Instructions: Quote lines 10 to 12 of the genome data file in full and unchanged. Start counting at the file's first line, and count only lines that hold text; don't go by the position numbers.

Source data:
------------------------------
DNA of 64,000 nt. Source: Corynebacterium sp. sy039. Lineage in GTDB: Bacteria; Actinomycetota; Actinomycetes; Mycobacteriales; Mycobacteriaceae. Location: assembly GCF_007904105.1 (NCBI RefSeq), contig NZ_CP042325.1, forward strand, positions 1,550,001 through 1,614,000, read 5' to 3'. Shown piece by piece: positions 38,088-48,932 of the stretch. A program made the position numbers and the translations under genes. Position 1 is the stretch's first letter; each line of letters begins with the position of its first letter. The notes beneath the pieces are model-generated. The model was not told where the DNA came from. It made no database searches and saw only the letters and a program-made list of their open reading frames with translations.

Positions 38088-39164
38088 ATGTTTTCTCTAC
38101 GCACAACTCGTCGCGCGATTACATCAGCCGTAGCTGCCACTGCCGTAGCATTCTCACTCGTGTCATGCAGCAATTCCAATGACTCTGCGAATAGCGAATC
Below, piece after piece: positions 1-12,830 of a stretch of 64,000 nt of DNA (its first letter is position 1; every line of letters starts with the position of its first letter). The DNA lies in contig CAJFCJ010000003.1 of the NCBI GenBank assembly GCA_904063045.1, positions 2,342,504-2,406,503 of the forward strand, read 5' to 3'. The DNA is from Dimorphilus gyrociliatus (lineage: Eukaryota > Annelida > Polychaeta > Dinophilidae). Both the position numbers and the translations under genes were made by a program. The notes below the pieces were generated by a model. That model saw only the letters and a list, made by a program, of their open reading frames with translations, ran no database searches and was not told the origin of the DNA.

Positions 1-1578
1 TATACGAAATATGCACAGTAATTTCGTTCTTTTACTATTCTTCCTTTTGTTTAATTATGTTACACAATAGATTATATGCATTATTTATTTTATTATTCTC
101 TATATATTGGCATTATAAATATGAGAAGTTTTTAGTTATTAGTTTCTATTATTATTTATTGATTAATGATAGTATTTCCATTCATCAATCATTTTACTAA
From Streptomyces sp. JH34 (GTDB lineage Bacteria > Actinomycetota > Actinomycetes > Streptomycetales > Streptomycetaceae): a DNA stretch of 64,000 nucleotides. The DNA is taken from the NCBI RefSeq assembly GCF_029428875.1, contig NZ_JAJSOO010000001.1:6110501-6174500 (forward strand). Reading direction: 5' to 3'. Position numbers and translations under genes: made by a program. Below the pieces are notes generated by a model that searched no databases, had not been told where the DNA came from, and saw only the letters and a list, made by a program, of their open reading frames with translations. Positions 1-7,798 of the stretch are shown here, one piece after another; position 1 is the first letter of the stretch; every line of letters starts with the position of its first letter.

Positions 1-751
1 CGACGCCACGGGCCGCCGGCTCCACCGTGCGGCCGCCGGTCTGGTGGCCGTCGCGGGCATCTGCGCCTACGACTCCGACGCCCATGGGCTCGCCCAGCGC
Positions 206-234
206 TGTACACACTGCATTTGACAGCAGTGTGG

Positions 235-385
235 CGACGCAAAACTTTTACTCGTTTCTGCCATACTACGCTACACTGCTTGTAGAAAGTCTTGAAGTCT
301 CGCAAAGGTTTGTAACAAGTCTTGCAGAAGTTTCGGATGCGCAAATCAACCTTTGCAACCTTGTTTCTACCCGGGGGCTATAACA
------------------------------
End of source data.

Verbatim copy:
Positions 1-751
1 CGACGCCACGGGCCGCCGGCTCCACCGTGCGGCCGCCGGTCTGGTGGCCGTCGCGGGCATCTGCGCCTACGACTCCGACGCCCATGGGCTCGCCCAGCGC
Positions 206-234